38. The Government, for their part, submitted that this complaint was concerned more with the limits on the freedom to disclose information, as guaranteed by Article 10 of the Convention.
39. The Court notes that, according to its case-law, “private life, in the Court’s view, encompasses a person’s physical and psychological integrity; the guarantee afforded by Article 8 of the Convention is primarily intended to ensure the development, without outside interference, of the personality of each individual in his relations with other human beings” (see Botta v. Italy, judgment of 24 February 1998, Reports of Judgments and Decisions 1998-I, p. 422, § 32). In the instant case the applicant has not proved that the disclosure by the press of his membership of the Freemasons caused him any injury in that regard. However, he acknowledged that “anyone could ascertain who was a member by consulting the register of members”.
Accordingly, there has not been an interference.
40. In the light of the conclusion which it reached in respect of an infringement of Article 11, the Court does not consider it necessary to examine separately the first complaint under Article 8 or those lodged under the other Articles.
III. APPLICATION OF ARTICLE 41 OF THE CONVENTION
41. Article 41 of the Convention provides:
“If the Court finds that there has been a violation of the Convention or the Protocols thereto, and if the internal law of the High Contracting Party concerned allows only partial reparation to be made, the Court shall, if necessary, afford just satisfaction to the injured party.”
42. The applicant asked the Court, firstly, to order the respondent State to adopt any appropriate measure available under domestic law in order to put an end to the violations found. He sought this restitutio in integrum on the basis of Recommendation no. R (2000) 2 of the Committee of Ministers to the Council of Europe member States on the re-examination or reopening of certain cases at domestic level following judgments of the European Court of Human Rights (adopted by the Committee of Ministers on 19 January 2000 at the 694th meeting of the Ministers’ Deputies) and requested revision of the disciplinary procedure. He stated that the judgment of the European Court was to be regarded as a “new fact” which, under Article 37 § 6 of the 1946 decree, allowed him to request the reopening of the disciplinary proceedings.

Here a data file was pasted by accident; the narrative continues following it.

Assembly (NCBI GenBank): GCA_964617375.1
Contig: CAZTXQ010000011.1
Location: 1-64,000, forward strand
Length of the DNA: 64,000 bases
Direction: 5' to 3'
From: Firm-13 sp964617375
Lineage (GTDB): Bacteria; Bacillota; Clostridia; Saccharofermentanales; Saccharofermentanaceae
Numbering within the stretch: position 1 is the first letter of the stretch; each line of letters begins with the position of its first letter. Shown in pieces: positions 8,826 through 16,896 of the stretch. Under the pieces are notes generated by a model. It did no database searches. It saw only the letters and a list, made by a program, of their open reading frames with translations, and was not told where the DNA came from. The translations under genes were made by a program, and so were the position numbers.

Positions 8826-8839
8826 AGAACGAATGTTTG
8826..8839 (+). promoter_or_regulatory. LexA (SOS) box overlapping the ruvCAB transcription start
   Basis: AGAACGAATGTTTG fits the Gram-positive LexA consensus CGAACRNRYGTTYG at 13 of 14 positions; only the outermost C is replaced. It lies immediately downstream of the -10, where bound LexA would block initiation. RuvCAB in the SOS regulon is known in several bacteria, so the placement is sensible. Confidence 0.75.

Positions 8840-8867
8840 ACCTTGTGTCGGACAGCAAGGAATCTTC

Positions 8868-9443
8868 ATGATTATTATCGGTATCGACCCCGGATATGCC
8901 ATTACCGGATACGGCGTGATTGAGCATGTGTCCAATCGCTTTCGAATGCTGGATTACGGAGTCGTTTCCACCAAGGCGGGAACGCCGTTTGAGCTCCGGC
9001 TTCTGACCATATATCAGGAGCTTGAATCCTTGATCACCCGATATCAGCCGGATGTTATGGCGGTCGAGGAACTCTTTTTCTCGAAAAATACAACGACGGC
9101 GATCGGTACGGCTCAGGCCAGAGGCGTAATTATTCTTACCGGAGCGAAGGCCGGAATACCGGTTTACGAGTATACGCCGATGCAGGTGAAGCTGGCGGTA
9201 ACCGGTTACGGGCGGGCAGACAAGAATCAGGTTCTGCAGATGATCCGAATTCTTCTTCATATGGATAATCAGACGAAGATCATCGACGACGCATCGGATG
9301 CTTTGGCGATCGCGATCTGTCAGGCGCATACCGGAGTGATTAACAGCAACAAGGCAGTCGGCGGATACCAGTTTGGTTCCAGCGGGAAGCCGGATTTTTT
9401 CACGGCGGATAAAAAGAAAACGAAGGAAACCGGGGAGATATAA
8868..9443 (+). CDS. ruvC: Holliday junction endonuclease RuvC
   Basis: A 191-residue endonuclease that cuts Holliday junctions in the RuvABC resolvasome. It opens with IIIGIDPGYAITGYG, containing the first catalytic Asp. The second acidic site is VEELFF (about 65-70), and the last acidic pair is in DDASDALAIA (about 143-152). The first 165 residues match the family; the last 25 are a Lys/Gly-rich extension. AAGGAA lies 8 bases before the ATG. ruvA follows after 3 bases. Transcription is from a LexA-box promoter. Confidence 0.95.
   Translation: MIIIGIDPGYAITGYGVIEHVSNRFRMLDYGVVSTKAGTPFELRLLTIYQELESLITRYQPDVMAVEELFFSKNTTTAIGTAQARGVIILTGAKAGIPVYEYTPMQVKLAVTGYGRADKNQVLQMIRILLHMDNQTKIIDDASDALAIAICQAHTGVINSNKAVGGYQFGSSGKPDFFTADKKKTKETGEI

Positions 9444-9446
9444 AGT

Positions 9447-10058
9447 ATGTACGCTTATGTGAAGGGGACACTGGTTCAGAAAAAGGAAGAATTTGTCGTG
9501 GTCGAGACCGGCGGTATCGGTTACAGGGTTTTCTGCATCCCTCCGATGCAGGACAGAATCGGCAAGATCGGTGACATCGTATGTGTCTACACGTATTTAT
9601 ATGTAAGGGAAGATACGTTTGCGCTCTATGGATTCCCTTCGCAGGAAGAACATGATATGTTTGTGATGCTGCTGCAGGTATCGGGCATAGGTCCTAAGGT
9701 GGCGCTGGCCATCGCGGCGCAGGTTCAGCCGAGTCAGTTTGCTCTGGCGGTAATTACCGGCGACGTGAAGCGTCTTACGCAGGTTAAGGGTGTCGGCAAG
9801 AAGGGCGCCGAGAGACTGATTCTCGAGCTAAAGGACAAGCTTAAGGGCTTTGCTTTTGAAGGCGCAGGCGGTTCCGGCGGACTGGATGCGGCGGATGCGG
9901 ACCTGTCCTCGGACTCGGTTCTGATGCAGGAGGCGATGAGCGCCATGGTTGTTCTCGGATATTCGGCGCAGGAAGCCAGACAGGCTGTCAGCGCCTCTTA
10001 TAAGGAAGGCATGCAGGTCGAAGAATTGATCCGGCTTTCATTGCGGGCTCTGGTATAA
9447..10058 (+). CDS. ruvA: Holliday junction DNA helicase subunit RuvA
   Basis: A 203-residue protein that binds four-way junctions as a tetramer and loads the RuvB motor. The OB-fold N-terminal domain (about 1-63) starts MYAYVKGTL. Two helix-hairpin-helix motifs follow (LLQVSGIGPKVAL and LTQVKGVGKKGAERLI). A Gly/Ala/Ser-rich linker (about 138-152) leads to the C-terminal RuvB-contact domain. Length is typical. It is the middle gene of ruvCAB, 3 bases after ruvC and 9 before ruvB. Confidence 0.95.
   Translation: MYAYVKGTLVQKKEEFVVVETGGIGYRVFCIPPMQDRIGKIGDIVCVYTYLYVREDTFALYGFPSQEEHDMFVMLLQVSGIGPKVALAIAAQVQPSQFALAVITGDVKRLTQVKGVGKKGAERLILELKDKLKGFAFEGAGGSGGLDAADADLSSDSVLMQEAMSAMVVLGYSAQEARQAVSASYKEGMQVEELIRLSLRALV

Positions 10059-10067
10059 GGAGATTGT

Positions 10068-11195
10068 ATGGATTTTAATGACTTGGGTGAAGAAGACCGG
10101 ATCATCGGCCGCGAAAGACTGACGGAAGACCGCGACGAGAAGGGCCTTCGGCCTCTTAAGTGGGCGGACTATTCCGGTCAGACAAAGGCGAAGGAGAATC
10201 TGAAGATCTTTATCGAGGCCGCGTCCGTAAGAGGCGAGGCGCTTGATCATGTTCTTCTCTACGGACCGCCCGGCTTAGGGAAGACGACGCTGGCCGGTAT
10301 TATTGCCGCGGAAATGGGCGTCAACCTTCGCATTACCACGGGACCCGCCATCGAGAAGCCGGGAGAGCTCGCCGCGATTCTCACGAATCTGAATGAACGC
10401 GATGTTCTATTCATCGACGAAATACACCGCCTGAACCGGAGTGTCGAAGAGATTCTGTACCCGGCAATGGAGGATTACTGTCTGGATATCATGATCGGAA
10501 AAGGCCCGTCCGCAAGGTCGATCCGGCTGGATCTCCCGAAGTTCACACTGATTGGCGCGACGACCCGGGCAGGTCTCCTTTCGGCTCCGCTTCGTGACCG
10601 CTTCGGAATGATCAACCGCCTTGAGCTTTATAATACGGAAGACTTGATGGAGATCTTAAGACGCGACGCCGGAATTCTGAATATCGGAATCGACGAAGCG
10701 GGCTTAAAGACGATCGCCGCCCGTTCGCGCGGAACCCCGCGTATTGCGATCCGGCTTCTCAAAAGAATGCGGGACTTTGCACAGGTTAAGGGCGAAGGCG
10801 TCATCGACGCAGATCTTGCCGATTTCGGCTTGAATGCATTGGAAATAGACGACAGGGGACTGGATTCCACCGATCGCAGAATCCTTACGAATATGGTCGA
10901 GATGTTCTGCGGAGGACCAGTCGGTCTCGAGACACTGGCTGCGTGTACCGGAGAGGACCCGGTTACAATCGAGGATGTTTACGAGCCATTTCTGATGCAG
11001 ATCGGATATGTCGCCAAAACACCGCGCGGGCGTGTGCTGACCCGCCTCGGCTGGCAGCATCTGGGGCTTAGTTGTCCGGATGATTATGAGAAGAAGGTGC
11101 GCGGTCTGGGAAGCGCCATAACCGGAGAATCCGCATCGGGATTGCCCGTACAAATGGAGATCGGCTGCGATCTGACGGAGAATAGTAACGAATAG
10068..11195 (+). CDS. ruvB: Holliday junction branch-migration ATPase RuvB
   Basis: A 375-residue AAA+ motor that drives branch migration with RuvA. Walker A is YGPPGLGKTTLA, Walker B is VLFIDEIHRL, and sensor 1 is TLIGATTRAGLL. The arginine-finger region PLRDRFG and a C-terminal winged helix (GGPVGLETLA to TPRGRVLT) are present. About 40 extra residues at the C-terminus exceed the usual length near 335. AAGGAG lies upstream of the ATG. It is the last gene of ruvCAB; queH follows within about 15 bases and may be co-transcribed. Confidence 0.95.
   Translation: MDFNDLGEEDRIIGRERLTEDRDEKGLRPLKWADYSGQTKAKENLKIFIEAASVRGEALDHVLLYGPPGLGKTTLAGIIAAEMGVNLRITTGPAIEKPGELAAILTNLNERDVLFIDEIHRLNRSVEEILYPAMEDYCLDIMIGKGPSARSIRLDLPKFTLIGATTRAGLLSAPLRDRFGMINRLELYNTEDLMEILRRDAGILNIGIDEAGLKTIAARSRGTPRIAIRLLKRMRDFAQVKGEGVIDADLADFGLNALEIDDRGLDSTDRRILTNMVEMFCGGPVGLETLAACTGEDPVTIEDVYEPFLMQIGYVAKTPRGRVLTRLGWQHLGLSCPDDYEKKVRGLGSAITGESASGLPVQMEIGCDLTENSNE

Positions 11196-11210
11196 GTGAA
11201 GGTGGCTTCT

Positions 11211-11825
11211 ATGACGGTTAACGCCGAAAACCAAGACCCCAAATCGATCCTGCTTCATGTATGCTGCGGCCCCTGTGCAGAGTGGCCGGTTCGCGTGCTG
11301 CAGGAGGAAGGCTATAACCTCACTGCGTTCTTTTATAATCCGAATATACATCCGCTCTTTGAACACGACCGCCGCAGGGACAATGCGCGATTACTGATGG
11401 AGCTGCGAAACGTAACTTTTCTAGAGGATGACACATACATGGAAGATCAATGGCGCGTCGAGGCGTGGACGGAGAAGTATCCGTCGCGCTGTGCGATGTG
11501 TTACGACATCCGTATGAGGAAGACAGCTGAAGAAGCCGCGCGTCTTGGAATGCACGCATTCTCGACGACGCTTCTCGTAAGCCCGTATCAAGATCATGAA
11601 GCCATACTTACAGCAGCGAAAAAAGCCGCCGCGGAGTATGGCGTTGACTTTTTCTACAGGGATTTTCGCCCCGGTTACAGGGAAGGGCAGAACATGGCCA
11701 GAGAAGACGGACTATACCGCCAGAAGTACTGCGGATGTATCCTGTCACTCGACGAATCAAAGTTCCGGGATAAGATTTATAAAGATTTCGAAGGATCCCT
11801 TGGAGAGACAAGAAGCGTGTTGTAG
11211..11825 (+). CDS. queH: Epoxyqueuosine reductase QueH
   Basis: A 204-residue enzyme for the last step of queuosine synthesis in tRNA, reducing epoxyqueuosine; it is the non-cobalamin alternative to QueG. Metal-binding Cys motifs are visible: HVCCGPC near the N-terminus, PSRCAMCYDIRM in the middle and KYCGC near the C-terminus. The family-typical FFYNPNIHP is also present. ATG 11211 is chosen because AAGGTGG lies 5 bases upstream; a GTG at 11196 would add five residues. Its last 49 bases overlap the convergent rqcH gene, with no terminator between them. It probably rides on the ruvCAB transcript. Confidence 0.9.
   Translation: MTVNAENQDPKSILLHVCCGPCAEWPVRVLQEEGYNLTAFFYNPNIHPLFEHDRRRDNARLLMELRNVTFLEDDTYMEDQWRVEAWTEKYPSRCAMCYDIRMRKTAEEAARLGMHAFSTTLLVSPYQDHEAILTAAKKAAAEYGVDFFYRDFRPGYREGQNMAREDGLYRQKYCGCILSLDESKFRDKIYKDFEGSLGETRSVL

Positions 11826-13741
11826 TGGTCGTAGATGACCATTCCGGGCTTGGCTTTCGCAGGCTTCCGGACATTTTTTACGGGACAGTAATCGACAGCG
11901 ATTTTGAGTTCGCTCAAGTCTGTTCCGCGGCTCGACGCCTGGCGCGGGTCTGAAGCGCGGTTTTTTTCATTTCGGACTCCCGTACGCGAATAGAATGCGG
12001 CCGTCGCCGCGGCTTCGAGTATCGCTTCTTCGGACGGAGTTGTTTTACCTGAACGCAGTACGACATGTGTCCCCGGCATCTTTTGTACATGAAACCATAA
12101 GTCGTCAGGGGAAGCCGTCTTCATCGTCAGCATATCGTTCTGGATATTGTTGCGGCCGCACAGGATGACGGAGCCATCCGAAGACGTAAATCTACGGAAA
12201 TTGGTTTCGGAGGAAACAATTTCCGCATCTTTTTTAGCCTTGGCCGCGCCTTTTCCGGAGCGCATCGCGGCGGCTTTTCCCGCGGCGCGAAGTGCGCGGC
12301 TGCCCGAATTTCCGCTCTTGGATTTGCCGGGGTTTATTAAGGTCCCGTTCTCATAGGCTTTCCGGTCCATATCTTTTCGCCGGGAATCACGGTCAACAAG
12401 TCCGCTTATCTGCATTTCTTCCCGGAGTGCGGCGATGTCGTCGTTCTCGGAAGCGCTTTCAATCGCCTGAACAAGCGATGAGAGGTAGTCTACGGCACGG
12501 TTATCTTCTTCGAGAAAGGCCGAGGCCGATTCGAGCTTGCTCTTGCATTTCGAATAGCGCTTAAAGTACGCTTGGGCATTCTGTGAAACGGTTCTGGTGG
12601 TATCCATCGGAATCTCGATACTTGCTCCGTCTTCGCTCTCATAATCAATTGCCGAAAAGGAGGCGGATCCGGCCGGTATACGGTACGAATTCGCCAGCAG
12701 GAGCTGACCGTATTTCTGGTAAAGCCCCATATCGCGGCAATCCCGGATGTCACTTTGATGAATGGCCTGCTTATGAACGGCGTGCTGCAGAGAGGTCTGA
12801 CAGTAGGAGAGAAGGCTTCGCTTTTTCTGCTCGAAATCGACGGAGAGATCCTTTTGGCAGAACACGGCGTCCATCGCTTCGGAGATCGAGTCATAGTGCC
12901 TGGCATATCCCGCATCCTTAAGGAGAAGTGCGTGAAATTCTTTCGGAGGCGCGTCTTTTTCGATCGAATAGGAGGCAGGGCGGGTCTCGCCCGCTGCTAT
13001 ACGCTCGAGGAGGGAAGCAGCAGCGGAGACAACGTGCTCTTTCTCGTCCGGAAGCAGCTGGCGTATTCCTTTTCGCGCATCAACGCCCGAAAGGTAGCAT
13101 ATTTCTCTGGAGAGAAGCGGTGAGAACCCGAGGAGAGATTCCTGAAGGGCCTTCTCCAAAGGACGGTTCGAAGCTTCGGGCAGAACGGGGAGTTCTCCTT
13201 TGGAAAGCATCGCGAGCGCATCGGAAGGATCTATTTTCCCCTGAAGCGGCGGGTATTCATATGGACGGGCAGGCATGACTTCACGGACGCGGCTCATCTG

The applicant then claimed 57,000,000 Italian lire (ITL) for pecuniary damage (medical expenses and loss of salary) on account of publication in the press of his membership of the Freemasons, ITL 472,336,500 for non-pecuniary damage (ITL 300,000,000 for the non-pecuniary damage caused by the injury to his reputation, ITL 114,891,000 for physiological damage (danno biologico) and ITL 57,445,500 for all other non-pecuniary damage incurred by him).
43. The Government, for their part, submitted that the applicant had not provided any proof of the existence of the damage.
44. With regard to the pecuniary damage alleged, the Court reiterates first its considerations set out in paragraph 39 above. It notes that the applicant has not established the existence of a causal link between the medical costs and the violation found, or that the amount indicated as loss of salary has really been incurred. With regard to non-pecuniary damage, the Court notes that the sanction imposed on him was the least severe of the sanctions available. Nevertheless, the applicant must have suffered some non-pecuniary damage which cannot be sufficiently compensated by the finding of a breach of the Convention. Ruling on an equitable basis as it is required to do under Article 41, the Court awards the applicant ITL 20,000,000 for all heads of damage.
B. Costs and expenses
45. The applicant claimed ITL 60,883,648 in reimbursement of the costs of the proceedings before the Commission and the Court. He also sought ITL 7,372,012 for the cost of the disciplinary proceedings.
46. The Government left the issue to the Court’s discretion.